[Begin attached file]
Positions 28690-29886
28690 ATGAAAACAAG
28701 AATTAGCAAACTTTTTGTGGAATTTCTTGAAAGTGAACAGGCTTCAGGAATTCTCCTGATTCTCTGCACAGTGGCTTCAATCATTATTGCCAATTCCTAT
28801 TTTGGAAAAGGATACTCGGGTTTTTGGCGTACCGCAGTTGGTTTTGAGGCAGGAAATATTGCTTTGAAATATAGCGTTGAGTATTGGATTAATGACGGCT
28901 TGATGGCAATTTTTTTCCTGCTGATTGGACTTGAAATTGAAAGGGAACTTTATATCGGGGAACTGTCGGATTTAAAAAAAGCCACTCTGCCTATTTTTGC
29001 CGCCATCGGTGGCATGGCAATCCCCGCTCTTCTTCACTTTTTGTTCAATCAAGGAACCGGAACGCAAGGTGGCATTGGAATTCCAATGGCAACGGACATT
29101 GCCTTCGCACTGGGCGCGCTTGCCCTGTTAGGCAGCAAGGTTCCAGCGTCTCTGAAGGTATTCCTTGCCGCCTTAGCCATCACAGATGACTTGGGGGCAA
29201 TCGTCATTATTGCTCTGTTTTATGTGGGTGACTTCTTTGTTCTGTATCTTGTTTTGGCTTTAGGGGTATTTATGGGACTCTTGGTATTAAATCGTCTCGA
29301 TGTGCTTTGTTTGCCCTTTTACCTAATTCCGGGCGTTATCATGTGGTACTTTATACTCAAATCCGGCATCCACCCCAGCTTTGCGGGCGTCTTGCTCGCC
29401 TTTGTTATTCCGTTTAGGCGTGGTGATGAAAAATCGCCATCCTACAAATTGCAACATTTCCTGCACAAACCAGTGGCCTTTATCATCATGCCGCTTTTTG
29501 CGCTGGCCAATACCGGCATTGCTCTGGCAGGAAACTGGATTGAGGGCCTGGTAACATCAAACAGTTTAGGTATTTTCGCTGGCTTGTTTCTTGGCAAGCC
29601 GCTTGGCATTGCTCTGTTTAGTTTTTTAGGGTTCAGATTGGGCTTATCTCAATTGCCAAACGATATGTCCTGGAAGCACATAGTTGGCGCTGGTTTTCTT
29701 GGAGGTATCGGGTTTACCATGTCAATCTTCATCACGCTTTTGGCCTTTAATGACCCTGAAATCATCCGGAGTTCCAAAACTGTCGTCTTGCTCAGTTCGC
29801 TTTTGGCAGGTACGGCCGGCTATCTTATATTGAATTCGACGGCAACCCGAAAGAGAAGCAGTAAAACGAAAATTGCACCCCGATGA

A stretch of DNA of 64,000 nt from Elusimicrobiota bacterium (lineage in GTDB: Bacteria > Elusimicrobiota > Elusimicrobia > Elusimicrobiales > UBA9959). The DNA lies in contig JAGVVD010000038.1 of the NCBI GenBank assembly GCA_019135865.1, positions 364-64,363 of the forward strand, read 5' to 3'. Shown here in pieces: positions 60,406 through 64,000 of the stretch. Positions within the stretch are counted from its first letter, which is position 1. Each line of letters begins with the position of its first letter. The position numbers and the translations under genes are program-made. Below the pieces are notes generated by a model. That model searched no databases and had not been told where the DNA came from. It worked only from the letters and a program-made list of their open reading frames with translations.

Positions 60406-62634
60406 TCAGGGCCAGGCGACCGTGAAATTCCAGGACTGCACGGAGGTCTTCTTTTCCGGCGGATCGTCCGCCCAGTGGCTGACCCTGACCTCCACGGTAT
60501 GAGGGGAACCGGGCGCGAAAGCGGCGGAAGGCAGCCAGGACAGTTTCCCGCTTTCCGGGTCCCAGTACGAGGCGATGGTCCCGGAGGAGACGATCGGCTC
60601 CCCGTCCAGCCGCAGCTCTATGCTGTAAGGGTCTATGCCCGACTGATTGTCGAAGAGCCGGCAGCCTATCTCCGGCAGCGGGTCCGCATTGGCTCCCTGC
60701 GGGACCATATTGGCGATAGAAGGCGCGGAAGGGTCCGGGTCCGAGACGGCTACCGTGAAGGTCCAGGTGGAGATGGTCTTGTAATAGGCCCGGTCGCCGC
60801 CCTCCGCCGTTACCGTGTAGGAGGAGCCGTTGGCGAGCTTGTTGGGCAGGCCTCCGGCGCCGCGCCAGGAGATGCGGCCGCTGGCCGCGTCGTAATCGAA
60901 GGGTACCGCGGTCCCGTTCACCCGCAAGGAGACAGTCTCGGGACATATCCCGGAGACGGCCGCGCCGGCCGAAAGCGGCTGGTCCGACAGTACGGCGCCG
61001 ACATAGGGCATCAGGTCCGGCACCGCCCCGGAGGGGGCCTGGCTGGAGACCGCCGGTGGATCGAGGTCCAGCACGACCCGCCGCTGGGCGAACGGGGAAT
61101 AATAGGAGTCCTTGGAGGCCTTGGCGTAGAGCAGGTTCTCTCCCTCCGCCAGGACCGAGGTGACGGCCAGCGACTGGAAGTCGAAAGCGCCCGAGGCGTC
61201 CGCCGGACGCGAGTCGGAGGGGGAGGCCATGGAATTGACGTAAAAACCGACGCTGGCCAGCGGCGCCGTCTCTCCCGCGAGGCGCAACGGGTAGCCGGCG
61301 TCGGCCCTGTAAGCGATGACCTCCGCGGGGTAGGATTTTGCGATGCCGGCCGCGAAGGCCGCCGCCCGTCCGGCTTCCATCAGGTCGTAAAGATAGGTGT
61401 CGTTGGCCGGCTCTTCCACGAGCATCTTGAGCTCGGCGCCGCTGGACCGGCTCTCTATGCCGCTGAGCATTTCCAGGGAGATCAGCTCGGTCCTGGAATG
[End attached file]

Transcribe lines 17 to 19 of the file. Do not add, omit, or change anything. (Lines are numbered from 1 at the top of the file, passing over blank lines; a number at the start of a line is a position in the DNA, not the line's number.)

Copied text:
60406 TCAGGGCCAGGCGACCGTGAAATTCCAGGACTGCACGGAGGTCTTCTTTTCCGGCGGATCGTCCGCCCAGTGGCTGACCCTGACCTCCACGGTAT
60501 GAGGGGAACCGGGCGCGAAAGCGGCGGAAGGCAGCCAGGACAGTTTCCCGCTTTCCGGGTCCCAGTACGAGGCGATGGTCCCGGAGGAGACGATCGGCTC
60601 CCCGTCCAGCCGCAGCTCTATGCTGTAAGGGTCTATGCCCGACTGATTGTCGAAGAGCCGGCAGCCTATCTCCGGCAGCGGGTCCGCATTGGCTCCCTGC